Jennifer Chayes

Jennifer Chayes

Dean, College of Computing, Data Science, and Society; Professor (EECS, Mathematics, Statistics, and Information)


Jennifer Chayes is dean of the College of Computing, Data Science, and Society. She is a professor of electrical engineering and computer sciences, mathematics, statistics, and information. Before joining Berkeley, she was a technical fellow at Microsoft, where she led research programs for over 20 years and was founder and managing director of three interdisciplinary labs: Microsoft Research New England, New York City, and Montreal.

Before joining Microsoft, Chayes was a professor of mathematics at UCLA, where she received the UCLA Distinguished Teaching Award. During her time at Microsoft, she was an affiliate professor of mathematics and physics at the University of Washington. She is an author of about 150 scientific papers and the inventor on more than 25 patents. She earned her Ph.D. in mathematical physics at Princeton University and has been awarded honorary doctorates from Bard College in New York and Leiden University in the Netherlands.

Chayes has received numerous awards for both leadership and scientific contributions, including the Anita Borg Institute Women of Vision Leadership Award, the John von Neumann Award of the Society for Industrial and Applied Mathematics. She is a member of the American Academy of Arts and Sciences and the National Academy of Sciences and a Fellow of the American Association for the Advancement of Science, the Association for Computing Machinery, and the American Mathematical Society.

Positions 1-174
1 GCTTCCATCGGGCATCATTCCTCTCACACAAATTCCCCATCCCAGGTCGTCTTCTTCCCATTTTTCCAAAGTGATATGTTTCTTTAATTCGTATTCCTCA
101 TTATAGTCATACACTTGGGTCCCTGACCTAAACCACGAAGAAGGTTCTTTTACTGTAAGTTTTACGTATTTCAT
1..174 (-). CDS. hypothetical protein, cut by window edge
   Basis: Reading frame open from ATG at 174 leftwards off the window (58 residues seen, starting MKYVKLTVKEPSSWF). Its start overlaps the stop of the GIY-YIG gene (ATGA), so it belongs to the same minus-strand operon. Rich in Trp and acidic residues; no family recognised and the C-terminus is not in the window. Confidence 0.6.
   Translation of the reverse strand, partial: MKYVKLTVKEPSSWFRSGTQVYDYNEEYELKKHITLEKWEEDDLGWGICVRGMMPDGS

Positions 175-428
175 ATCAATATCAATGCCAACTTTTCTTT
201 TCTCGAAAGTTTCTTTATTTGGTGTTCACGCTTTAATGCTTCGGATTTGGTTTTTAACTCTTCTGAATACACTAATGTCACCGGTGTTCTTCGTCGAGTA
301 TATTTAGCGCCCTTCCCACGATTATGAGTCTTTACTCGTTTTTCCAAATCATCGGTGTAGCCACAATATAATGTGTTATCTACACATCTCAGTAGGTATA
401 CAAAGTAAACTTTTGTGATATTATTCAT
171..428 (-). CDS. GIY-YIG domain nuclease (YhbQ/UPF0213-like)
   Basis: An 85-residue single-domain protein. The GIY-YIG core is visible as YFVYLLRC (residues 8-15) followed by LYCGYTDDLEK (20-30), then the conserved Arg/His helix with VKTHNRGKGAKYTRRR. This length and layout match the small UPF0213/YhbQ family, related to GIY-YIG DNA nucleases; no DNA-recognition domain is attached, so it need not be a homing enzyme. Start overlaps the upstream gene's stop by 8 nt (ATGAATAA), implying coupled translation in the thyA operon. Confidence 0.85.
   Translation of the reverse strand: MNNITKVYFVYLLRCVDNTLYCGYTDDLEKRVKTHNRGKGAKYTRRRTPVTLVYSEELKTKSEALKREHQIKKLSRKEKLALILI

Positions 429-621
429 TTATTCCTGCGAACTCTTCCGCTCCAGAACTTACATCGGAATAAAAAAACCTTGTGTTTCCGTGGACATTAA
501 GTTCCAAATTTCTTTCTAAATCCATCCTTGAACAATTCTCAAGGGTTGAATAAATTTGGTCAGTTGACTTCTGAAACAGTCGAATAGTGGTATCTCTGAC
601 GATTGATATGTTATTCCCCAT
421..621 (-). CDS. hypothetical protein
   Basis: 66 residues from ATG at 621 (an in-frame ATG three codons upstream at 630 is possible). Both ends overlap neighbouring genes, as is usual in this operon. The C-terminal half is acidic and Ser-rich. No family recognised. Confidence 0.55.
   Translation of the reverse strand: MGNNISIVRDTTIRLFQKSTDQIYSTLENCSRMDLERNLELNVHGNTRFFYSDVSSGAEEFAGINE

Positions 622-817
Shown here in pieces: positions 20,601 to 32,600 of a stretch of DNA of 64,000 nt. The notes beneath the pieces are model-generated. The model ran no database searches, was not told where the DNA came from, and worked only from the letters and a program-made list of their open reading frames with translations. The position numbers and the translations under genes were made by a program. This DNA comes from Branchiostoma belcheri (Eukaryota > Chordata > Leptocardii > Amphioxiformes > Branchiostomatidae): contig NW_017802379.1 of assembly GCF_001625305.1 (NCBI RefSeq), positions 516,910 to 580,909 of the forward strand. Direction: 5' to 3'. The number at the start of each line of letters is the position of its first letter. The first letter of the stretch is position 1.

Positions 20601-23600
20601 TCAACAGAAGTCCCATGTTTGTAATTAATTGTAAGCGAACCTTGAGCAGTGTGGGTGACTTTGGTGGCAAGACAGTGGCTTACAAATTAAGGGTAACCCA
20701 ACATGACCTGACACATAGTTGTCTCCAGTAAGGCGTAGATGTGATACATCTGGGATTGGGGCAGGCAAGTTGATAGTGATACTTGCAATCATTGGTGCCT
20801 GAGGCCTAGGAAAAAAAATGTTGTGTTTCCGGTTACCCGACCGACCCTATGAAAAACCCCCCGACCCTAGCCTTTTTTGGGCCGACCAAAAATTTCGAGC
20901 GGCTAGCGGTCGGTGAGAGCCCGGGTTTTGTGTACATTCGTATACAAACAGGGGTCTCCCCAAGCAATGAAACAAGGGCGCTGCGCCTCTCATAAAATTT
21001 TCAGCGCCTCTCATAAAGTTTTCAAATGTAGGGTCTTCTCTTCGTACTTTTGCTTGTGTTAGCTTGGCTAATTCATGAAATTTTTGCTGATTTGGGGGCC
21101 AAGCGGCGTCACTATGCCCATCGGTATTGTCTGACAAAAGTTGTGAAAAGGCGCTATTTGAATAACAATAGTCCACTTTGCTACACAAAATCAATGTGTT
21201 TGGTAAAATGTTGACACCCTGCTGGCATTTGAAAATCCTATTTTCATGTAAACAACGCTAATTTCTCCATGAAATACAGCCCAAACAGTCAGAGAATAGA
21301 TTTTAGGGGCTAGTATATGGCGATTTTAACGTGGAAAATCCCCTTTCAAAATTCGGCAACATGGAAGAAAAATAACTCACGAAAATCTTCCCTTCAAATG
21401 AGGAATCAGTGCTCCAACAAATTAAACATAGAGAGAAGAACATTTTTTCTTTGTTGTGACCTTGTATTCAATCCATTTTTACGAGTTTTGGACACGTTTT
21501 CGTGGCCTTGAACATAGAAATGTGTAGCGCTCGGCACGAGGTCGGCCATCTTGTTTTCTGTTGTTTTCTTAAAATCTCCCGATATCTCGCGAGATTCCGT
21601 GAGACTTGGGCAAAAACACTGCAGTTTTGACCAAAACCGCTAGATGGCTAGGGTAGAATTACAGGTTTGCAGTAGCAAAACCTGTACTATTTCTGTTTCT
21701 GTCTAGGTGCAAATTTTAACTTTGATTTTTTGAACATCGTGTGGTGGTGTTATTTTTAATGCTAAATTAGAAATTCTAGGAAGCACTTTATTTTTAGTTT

Research Interests

Chayes’ research areas include phase transitions in computer science and structural and dynamical properties of networks including modeling and graph algorithms. Chayes is one of the inventors of the field of graphons, which are widely used for the machine learning of large-scale networks. Her recent work focuses on machine learning, including both theory and applications in cancer immunotherapy, ethical decision making, and climate change.

Last updated:

April 16, 2024